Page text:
I’ve recently been struck by the number of talks that are about the effort required to maintain faith, as if the act of having faith is not natural; it’s something that must be willed into existence and constantly worked at, like a garden or personal grooming. The idea is that doubt is the natural state that will take over if one does not remain in a constant state of action, always watching for nature to take over, always ready to attack anything that might erode your little faith garden.

When did this become the discourse around faith? I seem to remember growing up with the idea that faith was normal, a byproduct of appreciating the natural world, of gratitude, of family relationships based on love. Eons ago when I was in Primary, we sang a lot of songs about the beauty of nature and that it was evidence of God’s hand in all things. This appears to be a completely different psychology of faith being discussed now.

One small off-shoot of this mindset that faith requires work and effort (not works, which is the standard Christian discussion) is that unbelief prevents blessings from occuring. This also feels like a slightly foreign concept to me, more like God as vending machine or the prosperity gospel, that if you are good and obedient, you’ll get material blessings and riches. I’ve also often noted that if you are a believer and good things happen to you, you recognize those as faith-affirming. You see them as coming from God, to whom you give thanks. But it’s a big step from that to the idea that you can demand or expect blessings as evidence of God’s approval, or the lack therof as evidence of divine disfavor.

If you are a believer and bad things happen to you, you don’t necessarily attribute those to God, but your faith comforts you in a bigger picture sense. Mortality is challenging, but there’s more to life than this earthly existence. Your faith gives you hope. It helps you endure the difficulties. It may give you a fatalistic or sanguine view of the trial you are enduring.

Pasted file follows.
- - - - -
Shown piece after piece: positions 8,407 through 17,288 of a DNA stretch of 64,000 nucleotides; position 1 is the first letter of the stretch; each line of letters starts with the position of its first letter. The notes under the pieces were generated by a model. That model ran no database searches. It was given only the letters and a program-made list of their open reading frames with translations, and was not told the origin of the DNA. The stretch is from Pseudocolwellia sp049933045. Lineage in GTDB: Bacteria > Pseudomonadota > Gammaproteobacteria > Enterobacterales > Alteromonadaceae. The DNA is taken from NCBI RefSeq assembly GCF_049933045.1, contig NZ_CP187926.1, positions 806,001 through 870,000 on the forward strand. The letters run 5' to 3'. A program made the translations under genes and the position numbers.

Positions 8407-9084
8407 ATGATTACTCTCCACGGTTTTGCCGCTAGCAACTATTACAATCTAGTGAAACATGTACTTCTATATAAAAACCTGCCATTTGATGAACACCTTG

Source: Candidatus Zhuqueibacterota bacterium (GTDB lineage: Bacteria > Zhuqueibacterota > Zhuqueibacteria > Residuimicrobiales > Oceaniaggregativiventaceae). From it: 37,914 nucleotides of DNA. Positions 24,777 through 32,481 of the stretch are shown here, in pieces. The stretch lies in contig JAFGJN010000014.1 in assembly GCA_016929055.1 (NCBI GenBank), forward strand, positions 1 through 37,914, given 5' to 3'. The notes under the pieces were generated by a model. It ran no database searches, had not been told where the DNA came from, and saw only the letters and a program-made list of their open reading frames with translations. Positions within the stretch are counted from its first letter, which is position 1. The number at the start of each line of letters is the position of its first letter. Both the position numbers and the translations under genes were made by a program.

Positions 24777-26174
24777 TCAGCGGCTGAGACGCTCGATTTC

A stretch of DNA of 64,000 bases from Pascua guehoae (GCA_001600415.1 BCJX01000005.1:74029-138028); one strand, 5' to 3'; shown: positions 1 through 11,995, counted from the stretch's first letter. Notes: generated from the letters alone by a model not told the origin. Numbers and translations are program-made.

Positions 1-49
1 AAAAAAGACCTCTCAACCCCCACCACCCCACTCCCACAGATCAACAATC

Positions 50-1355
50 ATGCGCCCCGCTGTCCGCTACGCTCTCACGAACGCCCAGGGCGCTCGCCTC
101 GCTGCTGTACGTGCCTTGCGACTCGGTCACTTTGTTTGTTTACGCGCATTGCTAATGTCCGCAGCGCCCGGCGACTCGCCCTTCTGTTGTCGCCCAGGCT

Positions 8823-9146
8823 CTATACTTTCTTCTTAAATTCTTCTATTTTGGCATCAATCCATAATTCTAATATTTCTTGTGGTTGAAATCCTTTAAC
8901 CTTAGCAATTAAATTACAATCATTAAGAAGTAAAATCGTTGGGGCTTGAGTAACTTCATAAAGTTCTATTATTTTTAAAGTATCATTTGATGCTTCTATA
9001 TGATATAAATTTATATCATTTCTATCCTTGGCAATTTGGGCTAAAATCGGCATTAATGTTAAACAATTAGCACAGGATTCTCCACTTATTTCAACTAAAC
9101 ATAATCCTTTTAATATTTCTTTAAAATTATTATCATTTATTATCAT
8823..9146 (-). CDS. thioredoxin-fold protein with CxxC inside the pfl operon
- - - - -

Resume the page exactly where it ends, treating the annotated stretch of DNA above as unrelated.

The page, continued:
But good and bad things happen to both good and bad people. That’s how human life on planet earth works. So, for blessings to be evidence of one’s own standing is clearly not accurate. It’s just a way to feel like you’re in control or God’s in control or things that are meaningless have meaning.

“for he maketh his sun to rise on the evil and on the good,and sendeth rain on the just and on the unjust.”

Matthew 5:45

Why do some believe and some do not? I’m really not sure. It feels to me like a personality trait in many cases. Some people are more prone to believe in God, to have faith. Some just don’t find that belief as compelling.

I often think to the final scene of the 1970s Burt Reynolds movie, The End, in which he has spent the entire movie trying to kill himself and failing, until he has swum much too far out in the ocean and he is in real danger of drowning. Suddenly he wants to live and starts crying out to God to save him, making big promises about how much of his life he will devote to God if he gets out alive. The closer he gets to shore, the smaller the percentage becomes until at last he says “Nevermind, God, I’ve got this.” The deal is off, even though ostensibly he was saved from death. Did God save him or did he swim his way out? Either way, it was the act of being in extreme distress that brought his belief in God to the forefront.

So, based on my observations, faith comes primarily from 1) extreme distress, or 2) personality or temperament. This is why I don’t see how you can “work” your way into stronger faith.

  • Why do you think faith comes naturally to some and not to others?
  • Are there other examples you can think of that create faith or a desire to believe in people who don’t otherwise have it?
  • Do you believe faith requires effort and work to maintain it or is faith a natural state?
  • Do you think Church teachings on this have changed over time or have both types of teaching always existed side by side, depending on who is teaching?